In Cuba, several trials have investigated the value of nacedero for rabbit feeding. In a comparison of nacedero, perennial soybean (Neonotonia wightii), cowpea (Vigna unguiculata) and Napier grass (Pennisetum purpureum), nacedero was found to have the highest in vitro DM digestibility (52%) obtained with rabbit caecal inoculum (Dihigo et al., 2004). In a comparison of nacedero, leucaena, white mulberry (Morus alba), pinto peanut (Arachis pintoi) and sweet potato, nacedero was found to have the lowest faecal DM and OM digestibility (47 and 37%, respectively) and a DE value of 7.8 MJ/kg DM (Nieves et al., 2008b). However, when included at 30% in pelleted diets, the ileal digestibility of a nacedero-based diet was similar to that of other forage-based diets for OM and DM, though it was lower for protein (Nieves et al., 2009). In a comparison of diet acceptability and intake in fattening rabbits fed the same foliages, pelleted diets containing 40% of nacedero leaves resulted in the best intake after leucaena (Nieves et al., 2005).

Other species 

Guinea pigs

A live weight gain of 9 g/d and a feed conversion of 4.7 have been obtained in guinea pigs (Cavia porcellus) fed on nacedero foliage, sugarcane juice and 30 g/d of protein supplement (40% protein) (Rosales, 1997).

Nutritional tables

Avg: average or predicted value; SD: standard deviation; Min: minimum value; Max: maximum value; Nb: number of values (samples) used

Main analysis Unit Avg SD Min Max Nb  
Dry matter % as fed 17.5 4.0 13.0 26.3 10  
Crude protein % DM 17.9 3.5 12.0 21.7 16  
Crude fibre % DM 16.1 2.7 13.0 18.0 3  
NDF % DM 48.1 9.2 33.0 65.5 10  
ADF % DM 38.9 12.4 24.5 56.3 8  
Lignin % DM 5.5   2.7 8.3 2  
Ether extract % DM 4.9   4.0 5.8 2  
Ash % DM 21.4 4.4 14.6 26.4 8  
Gross energy MJ/kg DM 16.1   15.8 18.4 2 *
Minerals Unit Avg SD Min Max Nb  
Calcium g/kg DM 32.2 6.9 24.5 38.0 3  
Phosphorus g/kg DM 3.1 0.9 2.5 4.7 5  
Potassium g/kg DM 30.5 8.2 21.8 38.0 3  
Sodium g/kg DM 0.6       1  
Magnesium g/kg DM 8.4 2.6 6.9 11.4 3  
Manganese mg/kg DM 335       1  
Zinc mg/kg DM 41       1  
Copper mg/kg DM 17       1  
Iron mg/kg DM 442       1  
Amino acids Unit Avg SD Min Max Nb  
Arginine % protein 5.3       1  
Histidine % protein 2.3       1  
Isoleucine % protein 4.2       1  
Leucine % protein 8.0       1  
Lysine % protein 3.7       1  
Methionine % protein 1.4       1  
Phenylalanine % protein 5.7       1  
Threonine % protein 4.3       1  
Tyrosine % protein 4.6       1  
Valine % protein 5.5       1  
Secondary metabolites Unit Avg SD Min Max Nb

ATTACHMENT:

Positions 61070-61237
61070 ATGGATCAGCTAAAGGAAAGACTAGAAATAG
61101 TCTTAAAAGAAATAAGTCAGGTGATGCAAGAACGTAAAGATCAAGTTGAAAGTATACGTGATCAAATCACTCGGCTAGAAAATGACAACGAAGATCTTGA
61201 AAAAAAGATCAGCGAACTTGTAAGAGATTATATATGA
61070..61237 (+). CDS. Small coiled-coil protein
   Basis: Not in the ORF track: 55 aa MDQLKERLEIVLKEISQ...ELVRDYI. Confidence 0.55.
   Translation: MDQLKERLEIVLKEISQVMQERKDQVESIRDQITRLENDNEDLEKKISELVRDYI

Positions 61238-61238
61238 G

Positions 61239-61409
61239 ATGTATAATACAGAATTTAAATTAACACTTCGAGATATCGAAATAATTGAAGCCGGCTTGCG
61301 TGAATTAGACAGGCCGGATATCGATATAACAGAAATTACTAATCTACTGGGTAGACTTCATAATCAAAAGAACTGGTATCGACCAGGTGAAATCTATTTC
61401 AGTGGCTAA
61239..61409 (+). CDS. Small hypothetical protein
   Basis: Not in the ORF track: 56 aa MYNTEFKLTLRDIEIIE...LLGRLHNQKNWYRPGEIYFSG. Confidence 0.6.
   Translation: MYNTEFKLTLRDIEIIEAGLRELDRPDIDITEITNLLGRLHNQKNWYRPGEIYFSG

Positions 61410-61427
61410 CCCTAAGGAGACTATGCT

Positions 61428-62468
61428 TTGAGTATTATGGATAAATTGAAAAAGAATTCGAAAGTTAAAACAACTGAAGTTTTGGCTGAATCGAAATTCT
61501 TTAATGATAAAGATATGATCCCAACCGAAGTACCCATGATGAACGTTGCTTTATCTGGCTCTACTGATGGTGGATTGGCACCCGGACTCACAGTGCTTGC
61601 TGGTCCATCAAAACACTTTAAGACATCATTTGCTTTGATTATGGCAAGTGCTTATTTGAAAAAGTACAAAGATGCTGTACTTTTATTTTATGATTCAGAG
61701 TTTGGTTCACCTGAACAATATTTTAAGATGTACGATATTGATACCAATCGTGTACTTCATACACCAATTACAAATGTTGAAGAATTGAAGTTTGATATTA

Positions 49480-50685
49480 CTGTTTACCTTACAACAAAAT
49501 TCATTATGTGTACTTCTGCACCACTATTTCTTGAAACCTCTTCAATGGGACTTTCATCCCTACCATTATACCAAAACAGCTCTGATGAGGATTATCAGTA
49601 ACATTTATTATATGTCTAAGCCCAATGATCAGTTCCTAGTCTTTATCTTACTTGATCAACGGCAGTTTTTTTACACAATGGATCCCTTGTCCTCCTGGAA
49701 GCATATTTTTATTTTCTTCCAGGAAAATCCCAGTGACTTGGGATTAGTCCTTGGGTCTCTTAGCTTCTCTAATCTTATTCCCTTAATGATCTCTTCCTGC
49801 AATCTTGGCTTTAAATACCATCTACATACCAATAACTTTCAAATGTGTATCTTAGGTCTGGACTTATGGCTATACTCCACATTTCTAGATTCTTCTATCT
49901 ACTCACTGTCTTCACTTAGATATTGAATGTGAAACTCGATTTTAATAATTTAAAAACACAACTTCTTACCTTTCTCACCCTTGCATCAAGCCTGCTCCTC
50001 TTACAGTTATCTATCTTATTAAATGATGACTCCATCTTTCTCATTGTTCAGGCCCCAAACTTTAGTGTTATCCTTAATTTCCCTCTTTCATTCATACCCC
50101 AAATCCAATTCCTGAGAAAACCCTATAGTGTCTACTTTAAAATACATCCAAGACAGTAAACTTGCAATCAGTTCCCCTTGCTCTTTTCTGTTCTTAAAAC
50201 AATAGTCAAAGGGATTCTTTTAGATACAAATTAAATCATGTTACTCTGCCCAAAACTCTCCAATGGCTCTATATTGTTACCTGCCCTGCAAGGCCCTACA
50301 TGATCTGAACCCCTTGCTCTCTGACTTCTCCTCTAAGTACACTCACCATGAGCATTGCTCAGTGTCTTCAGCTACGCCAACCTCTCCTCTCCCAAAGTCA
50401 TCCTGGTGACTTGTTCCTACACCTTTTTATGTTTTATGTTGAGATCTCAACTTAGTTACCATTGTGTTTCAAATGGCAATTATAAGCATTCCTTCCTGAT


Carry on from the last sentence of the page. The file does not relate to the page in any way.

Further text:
Tannins, condensed (eq. catechin) g/kg DM 0.0       1  
Ruminant nutritive values Unit Avg SD Min Max Nb  
ME ruminants (gas production) MJ/kg DM 5.3       1  
a (N) % 21.2       1  
b (N) % 77.8       1  
c (N) h-1 0.070       1  
Nitrogen degradability (effective, k=4%) % 71         *
Nitrogen degradability (effective, k=6%) % 63         *
Pig nutritive values Unit Avg SD Min Max Nb  
Energy digestibility, growing pig % 27.7       1  
DE growing pig MJ/kg DM 4.5         *
Nitrogen digestibility, growing pig % 34.0       1  

The asterisk * indicates that the average value was obtained by an equation.


Bui Huy Nhu Phuc, 2006; Cancio-Morales et al., 2008; Edwards et al., 2012; Galindo et al., 1989; Hess et al., 1998; Keir et al., 1997; Leterme et al., 2006; Ly et al., 2001; Naranjo et al., 2011; Nguyen Thi Duyen et al., 1996; Nguyen Thi Hong Nhan et al., 1999; Nguyen Xuan Ba et al., 2003; Suarez Salazar et al., 2008

Last updated on 09/11/2014 23:41:44

Main analysis Unit Avg SD Min Max Nb  
Dry matter % as fed 91.1 2.0 88.1 93.2 5  
Crude protein % DM 16.9 1.3 15.6 18.4 5  
Crude fibre % DM 21.8   18.5 25.1 2  
NDF % DM 36.6 6.1 28.2 45.0 6  
ADF % DM 29.0 1.6 27.8 30.9 3  
Lignin % DM 8.6   7.7 9.5 2  
Ether extract % DM 3.3 1.6 1.5 4.6 3  
Ash % DM 20.1 9.4 9.3 32.3 5  
Gross energy MJ/kg DM 16.2   15.2 16.8 2 *
Pig nutritive values Unit Avg SD Min Max Nb  
Energy digestibility, growing pig % 46.9       1  
DE growing pig MJ/kg DM 7.6         *
Nitrogen digestibility, growing pig % 70.9   66.2 75.5 2  
Rabbit nutritive values Unit Avg SD Min Max Nb  
Energy digestibility, rabbit % 48.1         *
DE rabbit MJ/kg DM 7.8       1  
MEn rabbit MJ/kg DM 7.2         *
Nitrogen digestibility, rabbit % 69.0       1  

The asterisk * indicates that the average value was obtained by an equation.


Araque et al., 2005; Dihigo et al., 2004; Ly et al., 2001; Nieves et al., 2008; Savon et al., 2004; Seijas et al., 2003

Last updated on 09/11/2014 23:49:28

Datasheet citation 

Heuzé V., Tran G., Boudon A., Bastianelli D., 2016. Nacedero (Trichanthera gigantea). Feedipedia, a programme by INRA, CIRAD, AFZ and FAO. http://www.feedipedia.org/node/7270 Last updated on February 25, 2016, 16:53

English correction by Tim Smith (Animal Science consultant) and Hélène Thiollet (AFZ)